“We weren’t represented on regional boards,” she said. “And any taxes raised here could be spent in other parts of the county.”
Bouris says she became proactive by studying the requirements, attending hearings and meetings, and even becoming a member of the Local Agency Formation Commission (LAFCO), which sets the guidelines and requirements for becoming an incorporated municipality.
“We formed an organization to push for cityhood, and we had to raise $150,000 for the expenses,” Bouris said, “but we couldn’t raise it.”
Eventually, they spoke to newly elected Riverside County Supervisor Jeff Stone, and he was able to find the funding they needed.
“The county also wanted us to become a city,” Bouris said. “They didn’t have the mechanisms to govern.”
It was 1998. That’s when Darcy Kuenzi stepped in to help. At the time, she was the CEO for the Sun City Chamber of Commerce. She was able to get appointed to the county’s General Plan Advisory Committee, where she was able to learn the system. That, she said, along with her Chamber of Commerce experience, enabled her to become the campaign manager for the cityhood endeavor.
“So, we invited seniors and farmers and rural people, and moms and grandpas to be involved. And we had several starts and stops, trying to raise money,” she said, “and trying to get through the process, trying to get the information to put this application together.”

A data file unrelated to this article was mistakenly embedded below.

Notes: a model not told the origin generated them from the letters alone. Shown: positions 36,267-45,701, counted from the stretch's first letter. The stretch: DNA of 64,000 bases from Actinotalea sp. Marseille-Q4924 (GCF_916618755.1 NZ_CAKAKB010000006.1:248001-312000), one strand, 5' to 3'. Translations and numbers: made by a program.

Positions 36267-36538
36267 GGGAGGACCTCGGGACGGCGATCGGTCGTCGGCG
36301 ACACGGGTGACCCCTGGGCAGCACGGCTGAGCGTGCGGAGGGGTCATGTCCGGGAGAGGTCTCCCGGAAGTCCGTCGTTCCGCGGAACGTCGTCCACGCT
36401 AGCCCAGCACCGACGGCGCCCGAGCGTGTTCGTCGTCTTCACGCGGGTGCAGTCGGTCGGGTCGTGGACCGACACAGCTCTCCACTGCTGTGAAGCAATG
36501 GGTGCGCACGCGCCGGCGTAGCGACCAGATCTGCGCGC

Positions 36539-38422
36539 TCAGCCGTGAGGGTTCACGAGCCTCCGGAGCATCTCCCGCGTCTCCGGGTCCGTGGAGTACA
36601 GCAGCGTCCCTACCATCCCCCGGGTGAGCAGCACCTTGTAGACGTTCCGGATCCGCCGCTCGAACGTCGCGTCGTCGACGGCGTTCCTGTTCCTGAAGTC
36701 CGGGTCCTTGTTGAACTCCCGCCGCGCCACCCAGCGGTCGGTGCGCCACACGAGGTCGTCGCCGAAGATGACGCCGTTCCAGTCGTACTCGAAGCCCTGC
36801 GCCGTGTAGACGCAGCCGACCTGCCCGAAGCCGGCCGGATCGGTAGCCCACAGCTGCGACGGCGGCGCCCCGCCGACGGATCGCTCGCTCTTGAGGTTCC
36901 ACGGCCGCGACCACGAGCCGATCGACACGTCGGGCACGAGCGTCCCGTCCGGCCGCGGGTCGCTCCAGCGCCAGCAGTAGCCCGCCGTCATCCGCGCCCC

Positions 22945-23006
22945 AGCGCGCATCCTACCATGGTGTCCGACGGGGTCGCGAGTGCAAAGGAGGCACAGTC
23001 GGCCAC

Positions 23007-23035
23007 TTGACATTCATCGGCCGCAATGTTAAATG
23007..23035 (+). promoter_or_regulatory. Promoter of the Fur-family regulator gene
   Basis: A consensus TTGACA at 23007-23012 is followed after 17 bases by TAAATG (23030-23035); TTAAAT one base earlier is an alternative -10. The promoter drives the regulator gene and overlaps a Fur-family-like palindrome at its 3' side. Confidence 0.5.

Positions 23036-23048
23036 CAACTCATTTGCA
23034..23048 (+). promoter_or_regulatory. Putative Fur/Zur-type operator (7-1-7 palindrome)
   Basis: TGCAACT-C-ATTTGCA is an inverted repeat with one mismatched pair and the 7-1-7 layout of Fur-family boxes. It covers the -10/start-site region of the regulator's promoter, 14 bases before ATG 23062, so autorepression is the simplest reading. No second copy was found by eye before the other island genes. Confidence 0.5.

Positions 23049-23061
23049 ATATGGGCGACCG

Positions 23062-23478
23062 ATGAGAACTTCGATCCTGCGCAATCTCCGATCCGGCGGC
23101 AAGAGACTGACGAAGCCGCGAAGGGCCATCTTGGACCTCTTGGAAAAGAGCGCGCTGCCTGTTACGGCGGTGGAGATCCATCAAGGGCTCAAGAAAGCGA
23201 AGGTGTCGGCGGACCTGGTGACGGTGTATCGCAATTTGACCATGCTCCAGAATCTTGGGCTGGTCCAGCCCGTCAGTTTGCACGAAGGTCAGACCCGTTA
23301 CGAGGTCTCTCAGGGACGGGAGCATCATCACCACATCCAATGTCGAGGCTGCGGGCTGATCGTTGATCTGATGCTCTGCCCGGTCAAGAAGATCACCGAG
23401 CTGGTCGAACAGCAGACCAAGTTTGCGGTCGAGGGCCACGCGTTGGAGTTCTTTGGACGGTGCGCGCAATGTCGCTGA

Kuenzi says she was able to get the assistance and advice of a consultant, Gary Thompson, who had been successful in helping Rancho Santa Margarita become a municipality in Orange County.
“You have to analyze, Kid,” she said Thompson told her. “Do you have the revenue? Does your community generate the revenue in sales tax, property tax, franchise fees, and things that generate money for a municipality?”
He also encouraged her to go to LAFCO meetings and learn how to prepare applications to submit to them. If they did it properly, they could put their proposal on a ballot initiative and hope the voters in the affected area could approve of their plan.
“So, our ballot initiative was in June of 2008. We had started working on it in probably 2003 or 2004.”
The voters would have to mark their ballots to determine three things: Did they want to become a city? If so, should it be named Menifee or Menifee Valley? And, if they vote to become a city, which five candidates of the 19 on the ballot should become city councilmembers?
On June 5, 2008, 61 percent of the 8,507 voters gave thumbs up to forming a new city. “Menifee” beat out “Menifee Valley by only four votes.
The five council member candidates with the most votes were Wallace W. Edgerton, Darcy Kuenzi, Frederick A Twyman III, Scott A. Mann and John Denver.
They would be at the helm of a fledgling municipality that would quickly be facing issues — many of them problems they had not imagined.
They, and their predecessors would have to decide on issues other cities don’t have to face, such as where they will do business and conduct city council meetings.
You’d think that by the city’s fifteenth birthday, there would be a permanent city hall and police station.
In Part Three of our “Happy Birthday Menifee” series, we’ll look at how the teenaged government has adapted, and what’s in store for it in the future.
For The First Part of This 3 Part Series Click Here.